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Satis igitur declaratum est quod proprium opus humani generis totaliter accepti est actuare semper totam potentiam intellectus possibilis, per prius ad speculandum et secondario propter hoc ad operandum per suam extensionem. Et quia quemadmodum est in parte sic est in toto, et in homine particulari contingit quod sedendo et quiescendo prudentia et sapientia ipse perficitur, patet quod genus humanum in quiete sive tranquillitate pacis ad proprium suum opus…
Ex hiis ergo que declarata sunt patet per quod melius, ymo per quod optime genus humanum pertingit ad opus proprium; et per consequens visum est propinquissimum medium per quod itur in illud ad quod, velut in ultimum finem, omnia nostra opera ordinantur, quia est pax universalis, que pro principio rationum subsequentium supponatur. Quod erat necessarium, ut dictum fuit, velut signum prefixum in quod quicquid probandum est resolvatur tanquam in manifestissimam veritatem.
It has now been satisfactorily explained that the proper function of the human race, taken in the aggregate, is to actualize continually the entire capacity of the possible intellect, primarily in speculation, then, through its extension and for its sake, secondarily in action. And since it is true that whatever modifies a part modifies the whole, and that the individual man seated in quiet grows perfect in knowledge and wisdom, it is plain that amid the calm and tranquillity of peace the human race accomplishes most freely and easily its given work…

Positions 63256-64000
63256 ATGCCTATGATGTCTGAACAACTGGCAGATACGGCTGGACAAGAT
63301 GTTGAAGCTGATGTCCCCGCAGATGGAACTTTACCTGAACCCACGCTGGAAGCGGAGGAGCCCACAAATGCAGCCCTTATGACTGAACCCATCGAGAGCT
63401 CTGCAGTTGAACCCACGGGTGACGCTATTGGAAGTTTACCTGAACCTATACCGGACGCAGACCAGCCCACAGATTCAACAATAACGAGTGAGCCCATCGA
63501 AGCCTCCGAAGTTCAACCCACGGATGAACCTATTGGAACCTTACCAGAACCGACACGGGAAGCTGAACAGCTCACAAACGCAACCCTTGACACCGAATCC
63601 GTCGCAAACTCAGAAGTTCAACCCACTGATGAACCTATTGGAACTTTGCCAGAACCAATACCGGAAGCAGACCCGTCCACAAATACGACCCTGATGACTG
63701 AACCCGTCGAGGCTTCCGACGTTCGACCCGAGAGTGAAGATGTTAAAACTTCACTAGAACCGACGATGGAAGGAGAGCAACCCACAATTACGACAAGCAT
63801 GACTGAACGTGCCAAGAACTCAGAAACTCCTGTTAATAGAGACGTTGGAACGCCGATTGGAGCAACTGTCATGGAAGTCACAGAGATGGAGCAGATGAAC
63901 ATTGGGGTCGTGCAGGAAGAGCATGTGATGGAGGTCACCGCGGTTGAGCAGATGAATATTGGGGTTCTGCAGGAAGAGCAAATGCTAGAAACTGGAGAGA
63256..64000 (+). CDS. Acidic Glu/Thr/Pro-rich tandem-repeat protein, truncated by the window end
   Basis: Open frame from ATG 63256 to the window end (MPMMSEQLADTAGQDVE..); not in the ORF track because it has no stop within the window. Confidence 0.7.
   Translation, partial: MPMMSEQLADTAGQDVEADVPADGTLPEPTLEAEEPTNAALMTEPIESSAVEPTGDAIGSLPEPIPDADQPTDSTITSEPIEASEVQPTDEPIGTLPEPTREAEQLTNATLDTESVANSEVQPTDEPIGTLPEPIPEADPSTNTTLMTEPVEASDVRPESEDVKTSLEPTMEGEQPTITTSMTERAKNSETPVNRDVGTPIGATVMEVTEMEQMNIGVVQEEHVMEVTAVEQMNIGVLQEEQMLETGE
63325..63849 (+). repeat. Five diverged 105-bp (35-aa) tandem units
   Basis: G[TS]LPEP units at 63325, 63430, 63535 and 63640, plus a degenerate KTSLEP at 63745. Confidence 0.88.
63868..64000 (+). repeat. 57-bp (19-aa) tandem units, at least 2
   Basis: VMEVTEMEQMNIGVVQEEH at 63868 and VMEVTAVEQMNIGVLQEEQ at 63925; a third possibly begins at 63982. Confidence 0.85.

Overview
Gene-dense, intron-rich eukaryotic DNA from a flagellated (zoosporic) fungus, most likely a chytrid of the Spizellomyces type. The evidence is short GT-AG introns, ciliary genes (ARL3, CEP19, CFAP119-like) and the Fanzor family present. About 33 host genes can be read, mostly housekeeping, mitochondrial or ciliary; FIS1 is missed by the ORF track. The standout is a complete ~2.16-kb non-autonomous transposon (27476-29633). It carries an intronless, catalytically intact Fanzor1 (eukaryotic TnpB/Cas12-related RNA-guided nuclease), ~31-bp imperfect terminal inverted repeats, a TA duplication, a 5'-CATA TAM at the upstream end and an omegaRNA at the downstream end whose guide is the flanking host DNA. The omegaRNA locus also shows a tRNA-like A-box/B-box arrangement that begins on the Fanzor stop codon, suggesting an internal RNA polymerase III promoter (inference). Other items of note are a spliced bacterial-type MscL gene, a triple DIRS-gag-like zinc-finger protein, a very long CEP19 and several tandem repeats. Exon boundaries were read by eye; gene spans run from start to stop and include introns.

From these things which have been expounded we perceive through what better, nay, through what best means the human race may fulfill its proper office. Consequently we perceive the nearest way through which may be reached that universal peace toward which all our efforts are directed as their ultimate end, and which is to be assumed as the basic principle of subsequent reasoning. This principle was necessary, we have said, as a predetermined formula, into which, as into a most manifest truth, must be resolved all things needing to be proved.
–Dante Aligheri, De Monarchia lib i, cap iv, secs 1-7 (ca. 1311)(A.Henry transl. 1901)
Listen to Josquin des Prez’s motet “Qui habitat” (ca. 1500) for twenty-four voices based on the text of Psalm 91. The visual shows a scene from Michelangelo’s ceiling of the Sistine Chapel, a reminder of Josquin’s service there in the last days of the fifteenth century (before Michelangelo had begun his project). One sole work in Josquin’s hand has survived from his day: it is a graffiti he drew on the walls of the Chapel, where it remains preserved to this day. But manuscripts of his masses, composed during his stay in the Vatican, are still in the Sistine Chapel’s library.
More from Scott Horton:
Six Questions — October 18, 2014, 8:00 pm
Nathaniel Raymond on CIA interrogation techniques.
I recently spent a semester teaching writing at an elite liberal-arts college. At strategic points around the campus, in shades of yellow and green, banners displayed the following pair of texts. The first was attributed to the college’s founder, which dates it to the 1920s. The second was extracted from the latest version of the institution’s mission statement:
The paramount obligation of a college is to develop in its students the ability to think clearly and independently, and the ability to live confidently, courageously, and hopefully.
Let us take a moment to compare these texts. The first thing to observe about the older one is that it is a sentence. It expresses an idea by placing concepts in relation to one another within the kind of structure that we call a syntax. It is, moreover, highly wrought: a parallel structure underscored by repetition, five adverbs balanced two against three.
Percentage of Britons who cannot name the city that provides the setting for the musical Chicago:
An Australian entrepreneur was selling oysters raised in tanks laced with Viagra.
A naked man believed to be under the influence of LSD rammed his pickup truck into two police cars.
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“Shelby is waiting for something. He himself does not know what it is. When it comes he will either go back into the world from which he came, or sink out of sight in the morass of alcoholism or despair that has engulfed other vagrants.”